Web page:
Let’s Wait and See on the Wall Street Pay Limitations

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I asked Dean Baker, co-director of the Center for Economic and Policy Research and one of the in-house economists for the bloggy left, for his thoughts on the White House’s new limitations on executive compensation at bailed out banks. (Times article here, full text of the new rules here.) I was pleased as punch by the announcement when it broke last night. “Finally,” I thought, “an end to these massive bonuses and ridiculous perks.”

Not so fast, says Baker. There are still some details to hammer out:

We will have to see the details of how this policy is implemented. Restricting the pay of executives at banks who are receiving taxpayer dollars to stay afloat is certainly appropriate. The real question is how widely will it be applied within a bank and how will it be determined that banks are subject to these restrictions.

In terms of how widely it is applied within banks, it is important that the pay restrictions apply to everyone, not just a small number of executives who agree to be fall guys. The point is that these banks are taking government money. We should be able to limit how much a bank pays its highest paid employees, if it is getting welfare from the government.

The other issue is how it is determined that banks are subject to these restrictions. The plan effectively grandfathers exclusions to the past basket-cases who have received large amounts of government money: AIG, Citigroup, and Bank of America. At the least, President Obama should try to persuade these banks to voluntarily accept these restrictions. Also, many banks are likely to get considerable subsidies in the future through “capital access programs.” The administration should not be shy about applying these guidelines to these banks, although the better route would be to not provide large subsidies from taxpayers to banks and shareholders. The government should simply takeover the bankrupt banks and resell them to the private sector after their books have been straightened out.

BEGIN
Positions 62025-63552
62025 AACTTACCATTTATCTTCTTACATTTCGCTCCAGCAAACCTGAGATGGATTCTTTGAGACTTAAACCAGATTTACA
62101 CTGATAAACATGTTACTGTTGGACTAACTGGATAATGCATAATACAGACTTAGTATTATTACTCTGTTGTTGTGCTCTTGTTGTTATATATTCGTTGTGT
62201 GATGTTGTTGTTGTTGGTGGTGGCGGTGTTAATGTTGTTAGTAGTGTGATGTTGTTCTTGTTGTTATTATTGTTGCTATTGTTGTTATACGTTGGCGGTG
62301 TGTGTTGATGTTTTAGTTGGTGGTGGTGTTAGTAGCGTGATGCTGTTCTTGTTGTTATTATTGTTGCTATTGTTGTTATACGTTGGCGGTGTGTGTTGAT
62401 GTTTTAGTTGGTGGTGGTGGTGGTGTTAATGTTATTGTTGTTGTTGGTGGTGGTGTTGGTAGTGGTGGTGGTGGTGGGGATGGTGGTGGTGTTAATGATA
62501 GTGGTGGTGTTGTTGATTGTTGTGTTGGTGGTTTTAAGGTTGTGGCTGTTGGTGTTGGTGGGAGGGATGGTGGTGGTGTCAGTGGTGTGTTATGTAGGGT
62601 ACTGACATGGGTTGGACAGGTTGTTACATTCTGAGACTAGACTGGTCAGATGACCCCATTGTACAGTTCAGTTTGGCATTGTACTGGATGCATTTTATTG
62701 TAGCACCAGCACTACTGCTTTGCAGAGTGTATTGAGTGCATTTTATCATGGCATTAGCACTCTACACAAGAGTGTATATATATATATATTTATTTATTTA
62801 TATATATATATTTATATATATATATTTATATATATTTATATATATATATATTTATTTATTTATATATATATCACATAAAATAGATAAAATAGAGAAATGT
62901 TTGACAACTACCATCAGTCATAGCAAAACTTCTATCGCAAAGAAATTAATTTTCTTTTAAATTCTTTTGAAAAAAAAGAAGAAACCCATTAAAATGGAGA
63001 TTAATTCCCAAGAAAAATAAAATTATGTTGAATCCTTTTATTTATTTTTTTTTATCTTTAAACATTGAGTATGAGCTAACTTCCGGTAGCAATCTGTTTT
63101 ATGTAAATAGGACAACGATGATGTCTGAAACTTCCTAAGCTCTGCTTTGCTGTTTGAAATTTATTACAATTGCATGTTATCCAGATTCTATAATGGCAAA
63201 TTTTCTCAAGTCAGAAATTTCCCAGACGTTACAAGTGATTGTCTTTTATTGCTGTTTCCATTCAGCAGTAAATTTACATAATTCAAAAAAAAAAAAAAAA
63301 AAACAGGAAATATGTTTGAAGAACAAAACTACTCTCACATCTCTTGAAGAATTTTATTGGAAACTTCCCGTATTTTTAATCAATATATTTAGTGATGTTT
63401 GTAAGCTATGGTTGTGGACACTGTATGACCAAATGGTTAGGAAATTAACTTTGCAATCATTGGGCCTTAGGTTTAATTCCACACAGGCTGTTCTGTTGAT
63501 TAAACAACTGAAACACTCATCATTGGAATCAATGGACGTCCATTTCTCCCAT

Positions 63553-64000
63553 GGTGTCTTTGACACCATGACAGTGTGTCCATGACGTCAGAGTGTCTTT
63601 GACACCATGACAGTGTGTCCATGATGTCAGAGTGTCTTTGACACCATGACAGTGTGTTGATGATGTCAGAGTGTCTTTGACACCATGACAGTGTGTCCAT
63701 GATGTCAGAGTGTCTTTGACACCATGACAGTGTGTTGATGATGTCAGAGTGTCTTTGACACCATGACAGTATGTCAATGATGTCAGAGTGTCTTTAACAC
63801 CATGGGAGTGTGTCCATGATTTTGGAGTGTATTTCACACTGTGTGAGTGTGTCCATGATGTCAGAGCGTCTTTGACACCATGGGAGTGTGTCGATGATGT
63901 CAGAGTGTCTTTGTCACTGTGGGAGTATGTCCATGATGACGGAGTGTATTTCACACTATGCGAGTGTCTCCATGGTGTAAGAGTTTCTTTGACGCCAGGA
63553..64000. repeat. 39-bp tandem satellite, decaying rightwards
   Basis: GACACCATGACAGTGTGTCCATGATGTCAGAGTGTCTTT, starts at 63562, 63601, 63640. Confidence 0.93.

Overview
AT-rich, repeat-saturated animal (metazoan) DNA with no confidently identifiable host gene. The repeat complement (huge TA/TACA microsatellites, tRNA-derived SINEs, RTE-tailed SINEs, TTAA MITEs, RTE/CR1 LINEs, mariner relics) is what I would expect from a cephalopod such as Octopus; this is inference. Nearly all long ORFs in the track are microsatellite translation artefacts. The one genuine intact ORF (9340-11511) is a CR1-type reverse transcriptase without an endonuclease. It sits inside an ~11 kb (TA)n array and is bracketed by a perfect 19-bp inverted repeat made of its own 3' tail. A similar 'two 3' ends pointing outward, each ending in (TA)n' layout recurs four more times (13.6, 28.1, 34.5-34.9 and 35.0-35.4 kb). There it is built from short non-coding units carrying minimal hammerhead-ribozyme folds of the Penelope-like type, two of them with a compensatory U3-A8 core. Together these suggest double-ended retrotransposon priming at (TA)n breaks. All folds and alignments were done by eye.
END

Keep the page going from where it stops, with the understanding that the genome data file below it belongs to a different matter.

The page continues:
The fat cats hate this thing with a vengeance, but it looks like there is still room for improvement.

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SIX TRUTHS

Reclaiming power from those who abuse it often starts with telling the truth. And in "This Is How Authoritarians Get Defeated," MoJo's Monika Bauerlein unpacks six truths to remember during the homestretch of an election where democracy, truth, and decency are on the line.

Truth #1: The chaos is the point.

Truth #2: Team Reality is bigger than it seems.

Truth #3: Facebook owns this.

Truth #4: When we go to work, we're in the fight.

Truth #5: It's about minority rule.

Truth #6: The only thing that can save us is…us.

Please take a moment to see how all these truths add up, because what happens in the weeks and months ahead will reverberate for at least a generation and we better be prepared.

And if you think journalism like Mother Jones'—that calls it like it is, that will never acquiesce to power, that looks where others don't—can help guide us through this historic, high-stakes moment, and you're able to right now, please help us reach our $350,000 goal by October 31 with a donation today. It's all hands on deck for democracy.

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